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Propranolol therapy and infantile haemangiomas fact sheet

Propranolol therapy and infantile haemangiomas

Infantile haemangiomas are common vascular anomalies that occur in approximately five per cent of all infants. They often appear a few weeks after birth and can grow rapidly for the first six – 12 months of life. Most Infantile haemangiomas gradually resolve over several years without any treatment required, but for more complex cases, propranolol therapy is offered at Queensland Children’s Hospital.

What is propranolol?

Propranolol is a beta-blocker, normally used in the treatment of high blood pressure. Low dose oral propranolol is increasingly used in the treatment of complex infantile haemangiomas with good results.

How does it work?

Propranolol reduces the growth of blood vessels within the haemangioma. This often results in reduced colour, size and firmness of infantile haemangiomas.

How do I give propranolol?

You will need your propranolol script made up in a specialised compounding pharmacy. The easiest option will be to have it made up here at the Queensland Children’s Hospital pharmacy on Level 2. Once the propranolol has been compounded, it will be in a liquid format. This makes it easy to measure into an oral syringe and then given to your child. Propranolol should be given as prescribed. Your treating specialist will provide you with more information regarding this.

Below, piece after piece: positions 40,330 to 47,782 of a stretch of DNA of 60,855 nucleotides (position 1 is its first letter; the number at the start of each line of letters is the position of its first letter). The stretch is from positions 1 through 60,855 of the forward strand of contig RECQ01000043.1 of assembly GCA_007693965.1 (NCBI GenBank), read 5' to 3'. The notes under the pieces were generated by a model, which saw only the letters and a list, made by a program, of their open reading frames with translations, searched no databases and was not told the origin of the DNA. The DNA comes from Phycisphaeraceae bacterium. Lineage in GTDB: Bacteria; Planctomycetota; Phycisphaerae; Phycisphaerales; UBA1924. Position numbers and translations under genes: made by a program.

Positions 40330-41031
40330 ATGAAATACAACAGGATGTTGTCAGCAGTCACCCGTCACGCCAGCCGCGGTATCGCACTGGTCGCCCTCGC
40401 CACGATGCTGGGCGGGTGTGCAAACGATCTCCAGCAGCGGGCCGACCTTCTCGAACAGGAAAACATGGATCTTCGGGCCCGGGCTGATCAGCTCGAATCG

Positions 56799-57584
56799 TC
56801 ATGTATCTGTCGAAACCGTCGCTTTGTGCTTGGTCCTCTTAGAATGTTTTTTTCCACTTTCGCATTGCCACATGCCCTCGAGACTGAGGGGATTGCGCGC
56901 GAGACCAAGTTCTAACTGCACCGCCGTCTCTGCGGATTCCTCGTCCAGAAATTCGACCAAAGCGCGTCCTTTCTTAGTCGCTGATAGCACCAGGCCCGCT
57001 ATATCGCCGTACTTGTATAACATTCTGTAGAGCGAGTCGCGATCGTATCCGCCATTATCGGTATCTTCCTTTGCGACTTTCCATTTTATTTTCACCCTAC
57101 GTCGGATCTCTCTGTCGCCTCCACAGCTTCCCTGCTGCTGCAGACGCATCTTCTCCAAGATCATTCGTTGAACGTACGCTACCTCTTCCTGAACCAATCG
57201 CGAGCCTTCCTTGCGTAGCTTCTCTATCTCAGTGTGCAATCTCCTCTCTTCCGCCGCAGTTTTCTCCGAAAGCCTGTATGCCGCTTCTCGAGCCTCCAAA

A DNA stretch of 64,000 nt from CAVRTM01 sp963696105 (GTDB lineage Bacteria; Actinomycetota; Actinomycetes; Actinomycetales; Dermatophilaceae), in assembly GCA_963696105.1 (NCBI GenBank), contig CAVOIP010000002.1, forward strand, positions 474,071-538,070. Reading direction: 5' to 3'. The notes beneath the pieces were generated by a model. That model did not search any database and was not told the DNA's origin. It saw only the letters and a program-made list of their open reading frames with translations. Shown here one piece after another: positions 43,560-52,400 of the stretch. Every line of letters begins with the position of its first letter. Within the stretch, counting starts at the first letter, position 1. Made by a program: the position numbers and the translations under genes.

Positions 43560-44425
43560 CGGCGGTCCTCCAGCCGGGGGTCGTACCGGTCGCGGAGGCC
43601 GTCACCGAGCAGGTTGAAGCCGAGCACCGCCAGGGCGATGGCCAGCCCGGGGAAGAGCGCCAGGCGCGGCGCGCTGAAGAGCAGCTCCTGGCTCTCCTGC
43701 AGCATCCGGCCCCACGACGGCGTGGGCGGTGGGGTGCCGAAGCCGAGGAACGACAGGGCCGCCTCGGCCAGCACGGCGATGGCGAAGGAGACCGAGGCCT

What are the side effects?

The low dose of propranolol that is prescribed for the treatment of infantile haemangiomas at the Queensland Children’s Hospital has shown its effectiveness and is regarded as safe for use in infants and children. The pharmacist at the Queensland Children’s Hospital will discuss a detailed list of possible side effects with you. If you believe your child is experiencing any side effects, please notify your treating team.

Regular appointments

It is important that you attend your scheduled appointments while your child is taking propranolol. Staff will need to weigh your child during your visit, as propranolol scripts are ordered according to current weight.

Contact us

Vascular Anomalies Clinic (3b)
Level 3, Queensland Children’s Hospital
501 Stanley Street, South Brisbane
t:  07 3068 2830 (business hours)
t:  07 3068 1111 (general enquiries)

In an emergency, always call 000.

If it’s not an emergency but you have any concerns, contact 13 Health (13 43 2584). Qualified staff will give you advice on who to talk to and how quickly you should do it. You can phone 24 hours a day, seven days a week.

Resource No: FS304. Developed by Burns. Updated: April 2018. All information contained in this sheet has been supplied by qualified professionals as a guideline for care only. Seek medical advice, as appropriate, for concerns regarding your child’s health.